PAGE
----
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Iran plans to send a monkey into space

Iran has previously sent a rat, turtle, worms and a monkey doll into space, and is now planning to launch a live monkey into space on its Kavoshgar-5 rocket.

Iran monkey space 16 06 11Enlarge
Chimpanzees from the Fox movie 'Space Chimps' pose during the opening day of the Licensing International Expo on June 19, 2007 in New York. Iran says it plans to put a live monkey into space on its Kavoshgar-5 rocket. (TIMOTHY A. CLARY/AFP/Getty Images)

Iran, which has reportedly sent a monkey doll into space, plans to launch a live monkey into space aboard its Kavoshgar-5 rocket this summer, according to state television.

The Kavoshgar-5 rocket will be launched between July 23 and August 23, with a capsule carrying a monkey to an altitude of 74 miles, said Hamid Fazeli, head of Iran's Space Organization.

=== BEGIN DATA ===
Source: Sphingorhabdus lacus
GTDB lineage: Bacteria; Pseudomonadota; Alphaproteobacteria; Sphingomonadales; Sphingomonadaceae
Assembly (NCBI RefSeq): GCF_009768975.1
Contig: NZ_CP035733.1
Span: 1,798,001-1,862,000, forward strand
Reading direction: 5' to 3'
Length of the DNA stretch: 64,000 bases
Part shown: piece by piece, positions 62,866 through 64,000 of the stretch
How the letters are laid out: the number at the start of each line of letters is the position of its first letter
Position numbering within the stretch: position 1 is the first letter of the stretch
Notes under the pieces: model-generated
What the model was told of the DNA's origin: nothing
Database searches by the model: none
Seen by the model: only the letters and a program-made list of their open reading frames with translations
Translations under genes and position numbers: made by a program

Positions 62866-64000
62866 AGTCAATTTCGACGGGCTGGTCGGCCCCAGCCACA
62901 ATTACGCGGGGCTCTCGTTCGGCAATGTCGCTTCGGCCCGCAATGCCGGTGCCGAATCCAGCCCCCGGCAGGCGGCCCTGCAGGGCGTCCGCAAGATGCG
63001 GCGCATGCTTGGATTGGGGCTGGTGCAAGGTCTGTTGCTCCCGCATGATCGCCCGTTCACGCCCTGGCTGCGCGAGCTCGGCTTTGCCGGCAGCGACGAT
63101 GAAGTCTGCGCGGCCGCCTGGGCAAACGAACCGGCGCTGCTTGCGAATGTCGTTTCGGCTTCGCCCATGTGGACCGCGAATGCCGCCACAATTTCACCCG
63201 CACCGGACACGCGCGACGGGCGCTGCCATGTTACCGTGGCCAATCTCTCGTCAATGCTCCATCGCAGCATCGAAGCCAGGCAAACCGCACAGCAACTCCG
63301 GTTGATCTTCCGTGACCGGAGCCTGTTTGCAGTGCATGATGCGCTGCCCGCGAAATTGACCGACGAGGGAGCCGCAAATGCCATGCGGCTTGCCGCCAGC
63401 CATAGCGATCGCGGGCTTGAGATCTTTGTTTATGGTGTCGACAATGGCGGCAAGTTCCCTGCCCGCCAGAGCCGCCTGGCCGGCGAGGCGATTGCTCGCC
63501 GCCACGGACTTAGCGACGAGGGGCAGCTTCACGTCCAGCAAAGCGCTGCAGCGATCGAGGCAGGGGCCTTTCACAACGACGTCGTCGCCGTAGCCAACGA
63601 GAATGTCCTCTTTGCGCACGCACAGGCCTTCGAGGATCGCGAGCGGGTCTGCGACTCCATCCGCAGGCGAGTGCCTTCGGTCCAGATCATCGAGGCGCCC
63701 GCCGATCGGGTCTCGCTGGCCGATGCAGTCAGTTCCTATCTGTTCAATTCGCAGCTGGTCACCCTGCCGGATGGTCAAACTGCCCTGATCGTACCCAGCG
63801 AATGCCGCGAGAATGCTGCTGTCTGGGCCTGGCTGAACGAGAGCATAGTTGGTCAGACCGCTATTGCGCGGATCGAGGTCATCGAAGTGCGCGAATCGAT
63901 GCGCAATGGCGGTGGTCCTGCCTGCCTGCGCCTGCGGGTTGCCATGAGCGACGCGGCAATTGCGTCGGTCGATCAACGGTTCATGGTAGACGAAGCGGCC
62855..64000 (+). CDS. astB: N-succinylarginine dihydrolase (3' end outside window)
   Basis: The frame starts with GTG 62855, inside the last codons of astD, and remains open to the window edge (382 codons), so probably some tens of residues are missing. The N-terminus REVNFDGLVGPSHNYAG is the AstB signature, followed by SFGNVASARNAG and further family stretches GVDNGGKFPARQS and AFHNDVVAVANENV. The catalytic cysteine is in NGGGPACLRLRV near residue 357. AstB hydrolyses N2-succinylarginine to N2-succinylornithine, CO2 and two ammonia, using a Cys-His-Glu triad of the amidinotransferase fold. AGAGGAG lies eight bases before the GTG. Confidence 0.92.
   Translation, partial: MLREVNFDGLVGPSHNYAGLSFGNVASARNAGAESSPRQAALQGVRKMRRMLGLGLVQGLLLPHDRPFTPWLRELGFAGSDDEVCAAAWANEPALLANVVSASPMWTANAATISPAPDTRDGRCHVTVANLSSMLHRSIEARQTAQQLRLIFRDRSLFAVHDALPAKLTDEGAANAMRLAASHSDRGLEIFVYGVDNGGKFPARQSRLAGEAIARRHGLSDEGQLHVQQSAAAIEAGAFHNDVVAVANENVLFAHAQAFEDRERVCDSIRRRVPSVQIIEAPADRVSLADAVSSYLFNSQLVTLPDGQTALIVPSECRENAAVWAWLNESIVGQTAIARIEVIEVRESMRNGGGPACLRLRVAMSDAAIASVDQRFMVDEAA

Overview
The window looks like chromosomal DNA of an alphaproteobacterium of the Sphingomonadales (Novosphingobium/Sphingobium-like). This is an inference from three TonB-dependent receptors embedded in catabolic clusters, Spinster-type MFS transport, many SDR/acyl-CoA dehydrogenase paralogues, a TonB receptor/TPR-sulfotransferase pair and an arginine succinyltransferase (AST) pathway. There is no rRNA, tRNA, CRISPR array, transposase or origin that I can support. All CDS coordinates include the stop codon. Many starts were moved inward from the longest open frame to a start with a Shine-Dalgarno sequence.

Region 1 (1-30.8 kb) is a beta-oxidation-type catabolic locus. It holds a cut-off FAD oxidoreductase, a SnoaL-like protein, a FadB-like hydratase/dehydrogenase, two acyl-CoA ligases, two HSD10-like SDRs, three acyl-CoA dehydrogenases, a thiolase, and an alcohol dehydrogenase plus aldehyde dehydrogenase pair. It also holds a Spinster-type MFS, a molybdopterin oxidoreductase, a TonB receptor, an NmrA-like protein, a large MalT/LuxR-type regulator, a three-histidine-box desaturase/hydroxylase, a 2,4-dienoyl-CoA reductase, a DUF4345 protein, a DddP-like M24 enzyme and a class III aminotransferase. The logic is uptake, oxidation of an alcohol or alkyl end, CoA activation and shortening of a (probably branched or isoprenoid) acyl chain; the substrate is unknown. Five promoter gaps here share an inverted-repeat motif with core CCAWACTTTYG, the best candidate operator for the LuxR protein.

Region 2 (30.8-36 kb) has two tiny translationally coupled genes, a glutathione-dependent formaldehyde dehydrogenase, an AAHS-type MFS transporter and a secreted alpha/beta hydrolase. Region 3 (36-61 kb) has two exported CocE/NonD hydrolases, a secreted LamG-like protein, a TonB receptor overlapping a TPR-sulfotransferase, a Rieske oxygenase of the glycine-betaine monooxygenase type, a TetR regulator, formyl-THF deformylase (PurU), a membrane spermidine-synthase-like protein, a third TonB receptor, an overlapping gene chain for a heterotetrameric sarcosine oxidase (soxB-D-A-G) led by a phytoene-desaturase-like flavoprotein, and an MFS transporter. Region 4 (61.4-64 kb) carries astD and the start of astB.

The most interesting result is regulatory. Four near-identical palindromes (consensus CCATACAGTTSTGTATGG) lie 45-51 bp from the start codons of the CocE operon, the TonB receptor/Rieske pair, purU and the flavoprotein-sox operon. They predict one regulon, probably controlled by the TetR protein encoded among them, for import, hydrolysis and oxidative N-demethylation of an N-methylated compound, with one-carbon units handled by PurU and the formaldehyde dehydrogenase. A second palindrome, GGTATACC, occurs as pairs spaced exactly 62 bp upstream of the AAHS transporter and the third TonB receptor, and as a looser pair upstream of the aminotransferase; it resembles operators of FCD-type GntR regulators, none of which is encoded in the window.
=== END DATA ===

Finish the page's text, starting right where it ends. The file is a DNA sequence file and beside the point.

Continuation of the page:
Iran first put a satellite into orbit in 2009, and has outlined an ambitious space program in the face of Western concerns.

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In February, President Mahmoud Ahmadinejad unveiled a space capsule designed to carry a live monkey into space, along with prototypes of home-built satellites the country hopes to launch in 2012, Agence France-Presse reports.

Fazeli has touted the launch of a large animal into space as the first step toward sending a man into space, which Tehran said it is aiming to do by 2020, AFP reports.

Iran launched its Kavoshgar-4 rocket in March, but there were no live animals on board, according to the official IRNA news agency. A photo released by IRNA showed a monkey doll in the capsule.

In 2010, the Islamic republic sent small animals into space, including a rat, turtle and worms, on its Kavoshgar-3 rocket.

On Wednesday, Iran said it had successfully launched its Rassad-1 (Observation-1) satellite into orbit 160 miles above the Earth.

Rassad-1, which orbits the Earth 15 times a day, will be used to photograph the planet and transmit images, and is designed to produce high-resolution maps, Iranian TV reports said.

Western powers fear that Tehran could develop a missiles capable of firing nuclear warheads, masked behind a science program, the Associated Press reports. Iran denies that it is trying to develop nuclear weapons.